The initiative may mean a new team in Brussels of Sir David Hannay, a long-serving Foreign Office mandarin, and Dick Spring, the former Irish foreign minister and former rugby international.
Although Mr Spring has not yet been nominated for the new European Union post of high representative for foreign affairs, his name has been canvassed by the Austrian Prime Minister, Viktor Klima. The Irish government is likely to back him if it thinks he has a chance of success.
Sir David is also a candidate but British diplomats accept that he is unlikely to get the job, which seems destined for a politician. So they have nominated him for a second position, deputy secretary-general of the European Council.
Neither is renowned for suffering fools, and their supporters believe they would make an effective duo. Mr Spring is well known for his presentational skills, tough diplomacy and his close links with the White House. Sir David is also no stranger to aggressive tactics, having masterminded the diplomatic alliance against the Iraqi leader, Saddam Hussein, at the United Nations Security Council.
With Austria, which holds the EU presidency, still anxious to resolve the issue before the end of the year, it is expected to be discussed at a meeting on 6 December. The post is sensitive because its occupant has the potential to become the public, televised face of the EU, rivalling the European Commission president.
The main opposition is likely to come from France. Paris is unlikely to back Mr Spring because he comes from a neutral country, rather than a military power. The combination of two Anglophones in top jobs is likely to stick in French gullets.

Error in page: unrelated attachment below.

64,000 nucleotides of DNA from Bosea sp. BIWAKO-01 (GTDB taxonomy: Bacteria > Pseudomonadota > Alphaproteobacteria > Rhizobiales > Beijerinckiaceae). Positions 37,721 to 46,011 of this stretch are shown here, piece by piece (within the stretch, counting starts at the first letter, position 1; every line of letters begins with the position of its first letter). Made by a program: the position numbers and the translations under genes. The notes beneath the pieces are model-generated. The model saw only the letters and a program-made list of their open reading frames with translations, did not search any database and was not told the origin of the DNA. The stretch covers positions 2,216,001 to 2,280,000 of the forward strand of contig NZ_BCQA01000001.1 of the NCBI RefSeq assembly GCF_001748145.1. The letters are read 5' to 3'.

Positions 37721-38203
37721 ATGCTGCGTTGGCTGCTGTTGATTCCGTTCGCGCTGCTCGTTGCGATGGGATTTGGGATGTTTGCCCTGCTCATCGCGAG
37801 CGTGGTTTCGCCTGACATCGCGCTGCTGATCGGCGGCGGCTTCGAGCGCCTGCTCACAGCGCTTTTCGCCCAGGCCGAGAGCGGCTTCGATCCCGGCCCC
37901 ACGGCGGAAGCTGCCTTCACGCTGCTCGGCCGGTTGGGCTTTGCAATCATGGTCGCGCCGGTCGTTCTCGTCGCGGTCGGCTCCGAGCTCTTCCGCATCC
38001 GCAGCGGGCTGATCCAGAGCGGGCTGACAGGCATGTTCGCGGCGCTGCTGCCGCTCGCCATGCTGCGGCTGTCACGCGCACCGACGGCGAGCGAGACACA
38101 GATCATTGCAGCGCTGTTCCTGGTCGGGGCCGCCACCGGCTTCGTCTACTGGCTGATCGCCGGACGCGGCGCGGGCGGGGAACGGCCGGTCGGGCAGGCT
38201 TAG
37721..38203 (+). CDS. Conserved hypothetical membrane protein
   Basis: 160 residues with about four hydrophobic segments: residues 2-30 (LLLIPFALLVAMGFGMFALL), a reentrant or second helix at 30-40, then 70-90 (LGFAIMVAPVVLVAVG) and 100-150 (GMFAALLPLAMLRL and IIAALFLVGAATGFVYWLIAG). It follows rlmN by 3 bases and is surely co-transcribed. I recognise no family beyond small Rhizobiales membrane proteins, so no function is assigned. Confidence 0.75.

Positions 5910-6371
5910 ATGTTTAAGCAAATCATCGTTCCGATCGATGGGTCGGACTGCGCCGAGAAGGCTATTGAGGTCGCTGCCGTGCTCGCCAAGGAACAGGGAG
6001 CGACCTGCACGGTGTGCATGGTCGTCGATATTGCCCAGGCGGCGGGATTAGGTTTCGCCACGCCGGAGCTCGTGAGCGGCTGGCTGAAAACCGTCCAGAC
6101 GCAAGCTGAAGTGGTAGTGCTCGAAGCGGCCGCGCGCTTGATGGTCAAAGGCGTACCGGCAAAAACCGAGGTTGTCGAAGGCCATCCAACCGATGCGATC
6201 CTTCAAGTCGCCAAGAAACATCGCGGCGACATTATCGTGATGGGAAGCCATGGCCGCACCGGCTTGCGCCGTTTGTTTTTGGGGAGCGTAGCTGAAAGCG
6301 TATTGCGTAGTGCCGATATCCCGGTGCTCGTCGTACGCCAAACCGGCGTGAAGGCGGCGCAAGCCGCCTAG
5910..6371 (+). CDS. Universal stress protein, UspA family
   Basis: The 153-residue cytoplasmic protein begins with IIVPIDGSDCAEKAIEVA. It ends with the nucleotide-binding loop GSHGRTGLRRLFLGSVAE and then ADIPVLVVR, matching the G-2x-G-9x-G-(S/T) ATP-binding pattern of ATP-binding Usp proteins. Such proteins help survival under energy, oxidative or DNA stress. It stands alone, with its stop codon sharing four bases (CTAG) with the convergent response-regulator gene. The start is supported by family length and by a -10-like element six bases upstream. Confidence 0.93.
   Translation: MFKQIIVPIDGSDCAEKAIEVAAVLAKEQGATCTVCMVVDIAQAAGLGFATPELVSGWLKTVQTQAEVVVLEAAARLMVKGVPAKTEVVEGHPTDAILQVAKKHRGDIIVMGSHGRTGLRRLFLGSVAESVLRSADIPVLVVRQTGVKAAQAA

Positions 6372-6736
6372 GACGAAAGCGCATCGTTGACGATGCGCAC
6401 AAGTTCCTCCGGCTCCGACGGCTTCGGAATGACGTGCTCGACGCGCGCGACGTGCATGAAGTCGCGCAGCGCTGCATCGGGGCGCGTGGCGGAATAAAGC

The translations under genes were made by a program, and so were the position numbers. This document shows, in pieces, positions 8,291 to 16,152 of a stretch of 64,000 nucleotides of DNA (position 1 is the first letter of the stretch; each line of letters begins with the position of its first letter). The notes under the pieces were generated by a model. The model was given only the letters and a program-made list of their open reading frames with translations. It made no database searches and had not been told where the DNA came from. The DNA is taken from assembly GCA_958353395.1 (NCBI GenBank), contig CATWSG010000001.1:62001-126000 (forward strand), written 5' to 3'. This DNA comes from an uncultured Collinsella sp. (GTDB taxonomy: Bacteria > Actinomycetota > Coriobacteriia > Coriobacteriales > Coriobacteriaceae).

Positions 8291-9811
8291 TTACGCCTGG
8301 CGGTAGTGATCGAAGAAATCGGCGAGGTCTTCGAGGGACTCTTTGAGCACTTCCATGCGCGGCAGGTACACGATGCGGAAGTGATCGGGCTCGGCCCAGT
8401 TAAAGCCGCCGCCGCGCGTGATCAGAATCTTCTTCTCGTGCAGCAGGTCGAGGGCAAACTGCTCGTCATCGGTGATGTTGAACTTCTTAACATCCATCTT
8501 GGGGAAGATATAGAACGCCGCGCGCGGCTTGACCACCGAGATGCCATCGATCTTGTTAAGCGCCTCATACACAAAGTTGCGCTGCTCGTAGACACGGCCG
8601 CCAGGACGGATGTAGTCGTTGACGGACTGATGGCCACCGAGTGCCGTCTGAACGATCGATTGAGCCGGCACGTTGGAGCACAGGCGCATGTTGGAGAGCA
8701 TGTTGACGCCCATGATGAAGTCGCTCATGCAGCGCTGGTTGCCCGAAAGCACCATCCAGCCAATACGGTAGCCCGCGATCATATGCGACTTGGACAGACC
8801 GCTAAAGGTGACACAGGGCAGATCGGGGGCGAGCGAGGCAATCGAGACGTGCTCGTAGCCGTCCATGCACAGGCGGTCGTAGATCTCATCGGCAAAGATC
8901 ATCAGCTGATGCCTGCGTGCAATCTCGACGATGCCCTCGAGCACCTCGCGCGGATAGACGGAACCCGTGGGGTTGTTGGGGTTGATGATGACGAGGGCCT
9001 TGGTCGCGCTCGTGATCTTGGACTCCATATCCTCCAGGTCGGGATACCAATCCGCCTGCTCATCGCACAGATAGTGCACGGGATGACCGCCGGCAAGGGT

Mr Spring's allies argue that he has close links with the White House, famously partnering President Bill Clinton on the golf course, and will be backed by Europe's small countries.
The new high representative is supposed to answer Henry Kissinger's famous question: "Who do you call when you want to call Europe?" The spur for the creation of the post came from the failure of Europe to assert itself in the succession of conflicts in former Yugoslavia. European foreign ministers are sensitive about accusations of impotence and over-reliance on American leadership to sort out wars on Europe's doorstep.
Despite that, Germany has hinted that the decision on the post may have to be put off until next summer. That would mean the post being allocated as a result of complex horsetrading for other top jobs, including that of the next commission president. One European diplomat argued yesterday: "It will be one of those jobs for the boys."
The other declared candidate for the job is Carlos Westerndorp, a former Spanish minister who is now the EU high representative in Bosnia.
Although the formal deadline for nominations has passed, nations have been reluctant to put forward official candidates, perhaps because the new position will not come into existence until the Amsterdam treaty is ratified in all European countries, probably next spring.Reuse content